Honestly, I expected to feel unwelcome yesterday... there are many funerals journalists cover where those attending don't understand why we are there. I think part of feeling unwelcome is knowing that you truly feel uncomfortable being there.. that you think others can smell it on you.. that they can read it on your face.. and that that will translate into how others consequently might treat you.
This time was different. After I had been at the church for a while before the funeral, one of Sgt. Baitinger's sisters approached me and asked me who I was with. We chatted for a little while, rather emotionally. Before leaving me to return to her family, she managed to say through tears, "Thank you for being here to tell the story."
Folks, if there's ever one thing you can say to a journalist that will stun them, even choke them up, and maybe make them feel okay... that's it.
Thank you, Baitingers and Wisconsin police community for letting me be with you. I hope I did your story justice.
Dep. Jason Brockway of the Sheboygan County Sheriff's Department Honor Guard approaches the front of church during visitation before a funeral Mass for Sgt. Thomas J. Baitinger at St. Bernard Catholic Parish in Middleton, Wis., Friday afternoon, Feb. 4, 2011. Baitinger, who worked for the St. Petersburg (Fla.) Police Department and was a Middleton, Wis., native, was killed in the line of duty on Monday, Jan. 24.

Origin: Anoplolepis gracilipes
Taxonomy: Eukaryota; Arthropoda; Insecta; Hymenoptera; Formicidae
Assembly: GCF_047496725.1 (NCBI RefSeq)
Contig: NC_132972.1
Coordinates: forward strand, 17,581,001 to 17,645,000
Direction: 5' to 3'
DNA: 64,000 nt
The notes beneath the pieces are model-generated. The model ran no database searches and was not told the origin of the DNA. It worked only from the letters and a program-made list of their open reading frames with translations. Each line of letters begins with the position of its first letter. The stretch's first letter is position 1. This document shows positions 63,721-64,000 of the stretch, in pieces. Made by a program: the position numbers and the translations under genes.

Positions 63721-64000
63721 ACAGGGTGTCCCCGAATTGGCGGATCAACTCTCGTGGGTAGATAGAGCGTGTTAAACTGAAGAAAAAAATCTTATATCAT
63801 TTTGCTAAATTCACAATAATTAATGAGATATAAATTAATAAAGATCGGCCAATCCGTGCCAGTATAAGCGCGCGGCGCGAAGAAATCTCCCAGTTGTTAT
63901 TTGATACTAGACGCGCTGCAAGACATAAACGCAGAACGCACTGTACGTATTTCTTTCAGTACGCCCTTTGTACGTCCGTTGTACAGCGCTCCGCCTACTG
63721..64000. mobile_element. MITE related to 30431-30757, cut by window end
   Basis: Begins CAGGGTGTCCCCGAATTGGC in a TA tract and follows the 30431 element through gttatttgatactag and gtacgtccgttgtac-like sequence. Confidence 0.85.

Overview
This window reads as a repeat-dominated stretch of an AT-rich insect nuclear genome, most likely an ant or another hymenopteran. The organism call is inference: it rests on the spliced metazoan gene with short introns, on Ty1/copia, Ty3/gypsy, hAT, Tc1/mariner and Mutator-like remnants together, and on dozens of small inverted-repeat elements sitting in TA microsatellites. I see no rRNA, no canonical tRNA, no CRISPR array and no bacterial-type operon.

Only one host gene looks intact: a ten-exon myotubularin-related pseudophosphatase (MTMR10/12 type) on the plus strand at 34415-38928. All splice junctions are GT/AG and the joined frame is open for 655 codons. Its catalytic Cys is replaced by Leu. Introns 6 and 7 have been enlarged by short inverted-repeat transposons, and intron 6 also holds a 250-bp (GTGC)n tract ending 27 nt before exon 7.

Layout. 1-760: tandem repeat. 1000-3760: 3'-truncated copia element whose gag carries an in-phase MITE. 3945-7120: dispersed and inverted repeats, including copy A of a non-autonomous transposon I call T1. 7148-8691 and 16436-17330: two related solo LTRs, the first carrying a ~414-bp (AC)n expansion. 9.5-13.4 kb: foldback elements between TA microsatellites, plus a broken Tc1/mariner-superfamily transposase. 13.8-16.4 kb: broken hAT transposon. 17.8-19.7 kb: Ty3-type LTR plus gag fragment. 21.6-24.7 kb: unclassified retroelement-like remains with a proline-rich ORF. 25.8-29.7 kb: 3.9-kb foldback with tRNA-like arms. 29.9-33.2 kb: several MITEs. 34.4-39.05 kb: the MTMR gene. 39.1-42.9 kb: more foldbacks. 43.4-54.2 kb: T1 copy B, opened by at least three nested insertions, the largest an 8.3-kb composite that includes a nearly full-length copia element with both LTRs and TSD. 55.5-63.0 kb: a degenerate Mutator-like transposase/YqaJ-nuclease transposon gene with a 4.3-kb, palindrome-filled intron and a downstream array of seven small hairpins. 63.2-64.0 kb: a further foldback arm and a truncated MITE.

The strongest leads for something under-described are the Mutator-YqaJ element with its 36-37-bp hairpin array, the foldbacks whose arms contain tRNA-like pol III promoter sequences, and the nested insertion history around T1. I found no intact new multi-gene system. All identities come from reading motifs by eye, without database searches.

Madison Police Department patrol officer Alexandra Nieves consoles Madison Police Department detective Dave Miller during visitation hours prior to the funeral Mass. Miller said he knew Baitinger from when Baitinger worked for the Dane County Sheriff's Office and Miller for the Middleton Police Department.
Police from around the state of Wisconsin turned out by the dozen to attend Sgt. Baitinger's funeral.
Paige Baitinger, the wife of Sgt. Thomas J. Baitinger, is consoled by her brother Lorne Gayzagian as Msgr. Douglas Dushak incenses the remains of her husband.